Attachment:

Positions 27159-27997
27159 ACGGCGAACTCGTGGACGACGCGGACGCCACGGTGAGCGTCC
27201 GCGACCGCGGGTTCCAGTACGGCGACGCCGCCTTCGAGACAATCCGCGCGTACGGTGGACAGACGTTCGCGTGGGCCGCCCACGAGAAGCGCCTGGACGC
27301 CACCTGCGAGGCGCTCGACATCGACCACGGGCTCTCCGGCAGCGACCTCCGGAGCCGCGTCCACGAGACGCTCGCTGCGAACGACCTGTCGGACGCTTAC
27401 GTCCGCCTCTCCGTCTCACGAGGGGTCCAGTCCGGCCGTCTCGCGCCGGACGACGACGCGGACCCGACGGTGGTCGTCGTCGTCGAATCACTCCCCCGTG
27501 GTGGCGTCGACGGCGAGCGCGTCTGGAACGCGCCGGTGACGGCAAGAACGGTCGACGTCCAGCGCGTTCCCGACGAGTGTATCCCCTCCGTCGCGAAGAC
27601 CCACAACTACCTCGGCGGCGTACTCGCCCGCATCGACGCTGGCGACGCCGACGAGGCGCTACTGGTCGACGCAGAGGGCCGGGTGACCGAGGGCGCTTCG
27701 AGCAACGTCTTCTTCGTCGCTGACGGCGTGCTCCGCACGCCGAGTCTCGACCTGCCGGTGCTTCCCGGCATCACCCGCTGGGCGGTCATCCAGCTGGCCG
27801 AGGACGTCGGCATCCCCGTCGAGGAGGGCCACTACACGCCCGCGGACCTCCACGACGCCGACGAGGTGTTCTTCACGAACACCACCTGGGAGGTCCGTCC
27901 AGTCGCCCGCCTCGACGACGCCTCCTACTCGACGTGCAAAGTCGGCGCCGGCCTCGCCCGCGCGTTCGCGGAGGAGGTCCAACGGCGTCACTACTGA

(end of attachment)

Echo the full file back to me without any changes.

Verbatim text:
Positions 27159-27997
27159 ACGGCGAACTCGTGGACGACGCGGACGCCACGGTGAGCGTCC
27201 GCGACCGCGGGTTCCAGTACGGCGACGCCGCCTTCGAGACAATCCGCGCGTACGGTGGACAGACGTTCGCGTGGGCCGCCCACGAGAAGCGCCTGGACGC
27301 CACCTGCGAGGCGCTCGACATCGACCACGGGCTCTCCGGCAGCGACCTCCGGAGCCGCGTCCACGAGACGCTCGCTGCGAACGACCTGTCGGACGCTTAC
27401 GTCCGCCTCTCCGTCTCACGAGGGGTCCAGTCCGGCCGTCTCGCGCCGGACGACGACGCGGACCCGACGGTGGTCGTCGTCGTCGAATCACTCCCCCGTG
27501 GTGGCGTCGACGGCGAGCGCGTCTGGAACGCGCCGGTGACGGCAAGAACGGTCGACGTCCAGCGCGTTCCCGACGAGTGTATCCCCTCCGTCGCGAAGAC
27601 CCACAACTACCTCGGCGGCGTACTCGCCCGCATCGACGCTGGCGACGCCGACGAGGCGCTACTGGTCGACGCAGAGGGCCGGGTGACCGAGGGCGCTTCG
27701 AGCAACGTCTTCTTCGTCGCTGACGGCGTGCTCCGCACGCCGAGTCTCGACCTGCCGGTGCTTCCCGGCATCACCCGCTGGGCGGTCATCCAGCTGGCCG
27801 AGGACGTCGGCATCCCCGTCGAGGAGGGCCACTACACGCCCGCGGACCTCCACGACGCCGACGAGGTGTTCTTCACGAACACCACCTGGGAGGTCCGTCC
27901 AGTCGCCCGCCTCGACGACGCCTCCTACTCGACGTGCAAAGTCGGCGCCGGCCTCGCCCGCGCGTTCGCGGAGGAGGTCCAACGGCGTCACTACTGA